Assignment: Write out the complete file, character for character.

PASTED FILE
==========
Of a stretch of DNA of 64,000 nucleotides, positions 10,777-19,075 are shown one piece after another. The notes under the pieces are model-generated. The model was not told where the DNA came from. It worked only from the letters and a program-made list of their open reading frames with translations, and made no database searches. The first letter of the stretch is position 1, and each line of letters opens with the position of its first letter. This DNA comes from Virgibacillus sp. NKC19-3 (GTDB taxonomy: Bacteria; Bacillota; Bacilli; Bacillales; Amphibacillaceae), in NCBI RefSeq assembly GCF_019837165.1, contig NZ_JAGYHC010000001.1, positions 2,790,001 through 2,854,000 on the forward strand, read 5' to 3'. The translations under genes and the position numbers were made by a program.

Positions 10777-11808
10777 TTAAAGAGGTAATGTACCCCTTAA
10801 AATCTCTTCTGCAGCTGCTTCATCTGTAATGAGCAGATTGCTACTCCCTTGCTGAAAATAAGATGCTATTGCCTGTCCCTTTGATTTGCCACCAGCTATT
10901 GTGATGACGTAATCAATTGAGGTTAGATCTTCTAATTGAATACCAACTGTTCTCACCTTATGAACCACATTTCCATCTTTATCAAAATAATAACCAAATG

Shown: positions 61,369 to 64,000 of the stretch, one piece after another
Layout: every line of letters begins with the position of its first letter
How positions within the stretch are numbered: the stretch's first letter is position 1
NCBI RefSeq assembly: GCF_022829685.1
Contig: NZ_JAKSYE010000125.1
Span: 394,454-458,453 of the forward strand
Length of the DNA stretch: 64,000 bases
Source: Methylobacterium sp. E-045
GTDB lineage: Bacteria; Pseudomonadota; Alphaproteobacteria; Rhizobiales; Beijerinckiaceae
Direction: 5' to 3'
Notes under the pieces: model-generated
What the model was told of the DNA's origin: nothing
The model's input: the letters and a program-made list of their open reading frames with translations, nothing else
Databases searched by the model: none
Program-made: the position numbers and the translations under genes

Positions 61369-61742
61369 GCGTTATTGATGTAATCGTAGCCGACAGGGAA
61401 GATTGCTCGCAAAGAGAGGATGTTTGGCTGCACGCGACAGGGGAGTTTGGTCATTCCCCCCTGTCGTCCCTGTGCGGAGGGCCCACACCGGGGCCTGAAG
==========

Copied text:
Of a stretch of DNA of 64,000 nucleotides, positions 10,777-19,075 are shown one piece after another. The notes under the pieces are model-generated. The model was not told where the DNA came from. It worked only from the letters and a program-made list of their open reading frames with translations, and made no database searches. The first letter of the stretch is position 1, and each line of letters opens with the position of its first letter. This DNA comes from Virgibacillus sp. NKC19-3 (GTDB taxonomy: Bacteria; Bacillota; Bacilli; Bacillales; Amphibacillaceae), in NCBI RefSeq assembly GCF_019837165.1, contig NZ_JAGYHC010000001.1, positions 2,790,001 through 2,854,000 on the forward strand, read 5' to 3'. The translations under genes and the position numbers were made by a program.

Positions 10777-11808
10777 TTAAAGAGGTAATGTACCCCTTAA
10801 AATCTCTTCTGCAGCTGCTTCATCTGTAATGAGCAGATTGCTACTCCCTTGCTGAAAATAAGATGCTATTGCCTGTCCCTTTGATTTGCCACCAGCTATT
10901 GTGATGACGTAATCAATTGAGGTTAGATCTTCTAATTGAATACCAACTGTTCTCACCTTATGAACCACATTTCCATCTTTATCAAAATAATAACCAAATG

Shown: positions 61,369 to 64,000 of the stretch, one piece after another
Layout: every line of letters begins with the position of its first letter
How positions within the stretch are numbered: the stretch's first letter is position 1
NCBI RefSeq assembly: GCF_022829685.1
Contig: NZ_JAKSYE010000125.1
Span: 394,454-458,453 of the forward strand
Length of the DNA stretch: 64,000 bases
Source: Methylobacterium sp. E-045
GTDB lineage: Bacteria; Pseudomonadota; Alphaproteobacteria; Rhizobiales; Beijerinckiaceae
Direction: 5' to 3'
Notes under the pieces: model-generated
What the model was told of the DNA's origin: nothing
The model's input: the letters and a program-made list of their open reading frames with translations, nothing else
Databases searched by the model: none
Program-made: the position numbers and the translations under genes

Positions 61369-61742
61369 GCGTTATTGATGTAATCGTAGCCGACAGGGAA
61401 GATTGCTCGCAAAGAGAGGATGTTTGGCTGCACGCGACAGGGGAGTTTGGTCATTCCCCCCTGTCGTCCCTGTGCGGAGGGCCCACACCGGGGCCTGAAG